Experts Weigh in On the Israel-Hamas Cyberwar – Who is Paying the Price?

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Cybersecurity experts reveal the online battle happening alongside the physical one in the Israel-Hamas war, cataloging and analyzing the various cyber operations performed by Hamas, Israel, and other nations and hacking groups that support each side. The main conclusion is that the main victims and those suffering most of all are the civilians and not the official bodies.

When it comes to Hamas’ cyberwarfare activities, the attacks have had mixed effects – some attacks were technically simple and succeeded in obtaining crucial intelligence that assisted Hamas’ attack inside Israel, while other attacks targeted anything within digital reach without military purpose, simply aiming to disrupt Israeli life and terrorize the public.

Before October 7th, a Hamas hacking unit called Gaza Cybergang spied on Israel and gathered crucial information that was instrumental during the devastating attack. Then as the war unfolded, the pro-Palestinian hacktivist group AnonGhost released an app impersonating the security alert app “Red Alert” that issued false alerts and collected users’ data.

However, since the fighting became a full-fledged war, Hamas has been unable to carry out effective cyberattacks to aid its war efforts, and therefore turned to information warfare, seeking to evoke panic and shift public opinion. The most common type of cyberattack currently used by Hamas and their allies is DDoS, attacks that have hit websites for news media outlets, banks, financial institutions, and government agencies. Hamas and its online allies are also using wiper malware that infects a computer and destroys its data, not meant to extort but rather destroy and wreak havoc in its wake.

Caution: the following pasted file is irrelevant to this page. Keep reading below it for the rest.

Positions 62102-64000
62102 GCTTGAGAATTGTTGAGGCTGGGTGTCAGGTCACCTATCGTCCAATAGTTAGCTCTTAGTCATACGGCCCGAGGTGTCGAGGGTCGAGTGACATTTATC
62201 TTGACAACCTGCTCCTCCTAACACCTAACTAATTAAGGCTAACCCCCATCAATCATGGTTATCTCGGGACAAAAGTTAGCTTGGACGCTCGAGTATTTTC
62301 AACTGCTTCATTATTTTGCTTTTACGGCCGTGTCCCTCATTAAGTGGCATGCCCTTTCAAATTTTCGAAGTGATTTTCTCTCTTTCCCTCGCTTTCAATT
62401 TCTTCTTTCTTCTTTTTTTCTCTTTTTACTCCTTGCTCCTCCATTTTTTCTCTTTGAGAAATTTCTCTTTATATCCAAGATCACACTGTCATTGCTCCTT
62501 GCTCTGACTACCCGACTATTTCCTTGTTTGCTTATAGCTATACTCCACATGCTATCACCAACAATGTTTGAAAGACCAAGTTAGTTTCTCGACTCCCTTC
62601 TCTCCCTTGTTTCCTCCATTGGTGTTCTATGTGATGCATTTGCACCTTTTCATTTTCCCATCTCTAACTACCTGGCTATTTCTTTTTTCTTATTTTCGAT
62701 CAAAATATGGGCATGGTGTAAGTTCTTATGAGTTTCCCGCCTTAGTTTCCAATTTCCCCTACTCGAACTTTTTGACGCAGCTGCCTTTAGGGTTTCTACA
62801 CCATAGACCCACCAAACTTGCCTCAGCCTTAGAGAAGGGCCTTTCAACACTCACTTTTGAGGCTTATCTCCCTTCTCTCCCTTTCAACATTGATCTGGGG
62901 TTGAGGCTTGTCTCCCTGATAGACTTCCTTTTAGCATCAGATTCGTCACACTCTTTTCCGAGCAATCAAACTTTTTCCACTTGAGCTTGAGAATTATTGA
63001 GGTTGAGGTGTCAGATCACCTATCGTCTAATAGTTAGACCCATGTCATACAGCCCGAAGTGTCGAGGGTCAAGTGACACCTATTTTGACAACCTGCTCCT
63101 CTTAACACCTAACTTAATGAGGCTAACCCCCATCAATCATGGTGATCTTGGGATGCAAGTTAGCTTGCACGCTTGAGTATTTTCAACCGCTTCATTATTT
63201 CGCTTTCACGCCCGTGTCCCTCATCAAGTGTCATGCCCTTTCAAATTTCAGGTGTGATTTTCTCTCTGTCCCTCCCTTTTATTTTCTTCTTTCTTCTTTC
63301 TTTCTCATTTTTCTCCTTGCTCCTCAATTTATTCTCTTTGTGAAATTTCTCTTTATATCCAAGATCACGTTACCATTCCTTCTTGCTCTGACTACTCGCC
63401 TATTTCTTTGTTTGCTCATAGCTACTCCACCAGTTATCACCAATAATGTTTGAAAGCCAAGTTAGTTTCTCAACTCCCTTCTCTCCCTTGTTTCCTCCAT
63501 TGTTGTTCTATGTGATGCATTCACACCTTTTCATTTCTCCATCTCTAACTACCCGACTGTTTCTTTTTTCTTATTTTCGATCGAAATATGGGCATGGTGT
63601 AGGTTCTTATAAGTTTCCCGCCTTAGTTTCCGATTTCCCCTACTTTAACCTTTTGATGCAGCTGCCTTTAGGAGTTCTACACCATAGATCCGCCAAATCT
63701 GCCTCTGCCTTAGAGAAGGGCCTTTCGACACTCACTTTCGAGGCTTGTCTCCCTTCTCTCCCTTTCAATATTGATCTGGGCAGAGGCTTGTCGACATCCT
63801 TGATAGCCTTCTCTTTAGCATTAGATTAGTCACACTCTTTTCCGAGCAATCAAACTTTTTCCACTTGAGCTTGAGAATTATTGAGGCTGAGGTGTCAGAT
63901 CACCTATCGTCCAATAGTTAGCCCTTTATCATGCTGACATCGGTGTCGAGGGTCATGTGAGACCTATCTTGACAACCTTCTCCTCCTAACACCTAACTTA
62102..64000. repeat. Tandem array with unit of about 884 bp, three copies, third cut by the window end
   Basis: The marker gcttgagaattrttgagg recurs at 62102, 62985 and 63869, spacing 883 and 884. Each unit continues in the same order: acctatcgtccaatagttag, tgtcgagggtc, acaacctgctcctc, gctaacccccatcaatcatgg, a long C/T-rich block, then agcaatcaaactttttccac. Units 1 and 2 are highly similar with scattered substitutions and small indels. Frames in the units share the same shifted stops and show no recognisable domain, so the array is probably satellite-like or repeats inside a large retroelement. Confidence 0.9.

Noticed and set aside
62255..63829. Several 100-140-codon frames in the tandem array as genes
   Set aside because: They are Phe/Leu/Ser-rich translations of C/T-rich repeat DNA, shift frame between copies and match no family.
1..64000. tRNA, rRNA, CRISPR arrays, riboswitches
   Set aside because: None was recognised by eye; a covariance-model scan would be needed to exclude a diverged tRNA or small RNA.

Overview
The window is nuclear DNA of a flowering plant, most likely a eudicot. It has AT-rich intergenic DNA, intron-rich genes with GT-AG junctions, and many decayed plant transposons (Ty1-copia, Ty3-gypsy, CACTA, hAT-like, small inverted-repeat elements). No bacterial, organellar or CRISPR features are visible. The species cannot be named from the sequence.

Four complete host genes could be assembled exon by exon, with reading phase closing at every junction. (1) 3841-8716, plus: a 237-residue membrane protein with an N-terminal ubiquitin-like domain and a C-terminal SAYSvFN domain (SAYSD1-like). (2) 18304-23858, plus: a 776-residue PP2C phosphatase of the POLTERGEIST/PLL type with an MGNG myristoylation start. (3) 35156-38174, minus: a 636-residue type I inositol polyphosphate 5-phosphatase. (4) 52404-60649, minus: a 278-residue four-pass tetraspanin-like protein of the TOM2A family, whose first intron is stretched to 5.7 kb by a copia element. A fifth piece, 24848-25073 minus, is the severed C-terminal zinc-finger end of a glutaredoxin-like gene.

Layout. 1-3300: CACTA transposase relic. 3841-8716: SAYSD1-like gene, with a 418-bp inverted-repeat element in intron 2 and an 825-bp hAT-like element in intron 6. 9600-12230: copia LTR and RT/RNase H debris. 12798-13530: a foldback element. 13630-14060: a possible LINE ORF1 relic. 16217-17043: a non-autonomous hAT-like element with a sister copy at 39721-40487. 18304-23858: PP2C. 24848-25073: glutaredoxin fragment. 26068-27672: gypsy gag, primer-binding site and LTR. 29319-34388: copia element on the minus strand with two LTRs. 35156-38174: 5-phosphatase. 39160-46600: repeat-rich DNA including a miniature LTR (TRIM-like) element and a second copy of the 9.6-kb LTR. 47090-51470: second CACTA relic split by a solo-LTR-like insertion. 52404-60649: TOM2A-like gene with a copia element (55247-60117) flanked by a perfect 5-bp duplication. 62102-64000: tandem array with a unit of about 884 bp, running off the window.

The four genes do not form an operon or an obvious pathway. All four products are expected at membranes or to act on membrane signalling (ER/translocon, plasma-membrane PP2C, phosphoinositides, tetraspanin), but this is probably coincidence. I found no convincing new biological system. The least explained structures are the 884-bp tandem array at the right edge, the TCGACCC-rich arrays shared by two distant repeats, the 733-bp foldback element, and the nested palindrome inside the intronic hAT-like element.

Israel, however, is a global cyber power with some of the strongest cyber warfare capabilities in the world, yet its cyber arsenal is not as effective as it could be because Hamas doesn’t heavily depend on the internet. And so, Israel’s primary strategy has been to control internet connectivity in Gaza. On October 27th, Israel imposed a near-total telecommunications blackout that lasted 34 hours, which was heavily condemned by international organizations, mainly because this meant injured Palestinians couldn’t call for medical assistance. Since then, similar internet shutdowns happened frequently, and the damage, displacement, and power and internet disruptions have reduced internet connectivity in Gaza to 15% of its typical rate.

When there was internet connectivity in Gaza, pro-Israeli hacktivists got involved, like the WeRedEvils group which crashed the Gaza Now news site. According to the data-transfer and tracking company Cloudflare, at some point up to 60% of all traffic to Palestinian websites was made up of denial-of-service attack traffic, while the bulk of the attacks were aimed at banks and technology companies.

The Techxplore researchers concluded that unfortunately, digital battles cannot win wars, and emphasized that these attacks have been devastating mostly towards civilians, disrupting electricity and basic needs, and mainly wreaking havoc in terms of psychological distress.

This information was provided by Techxplore.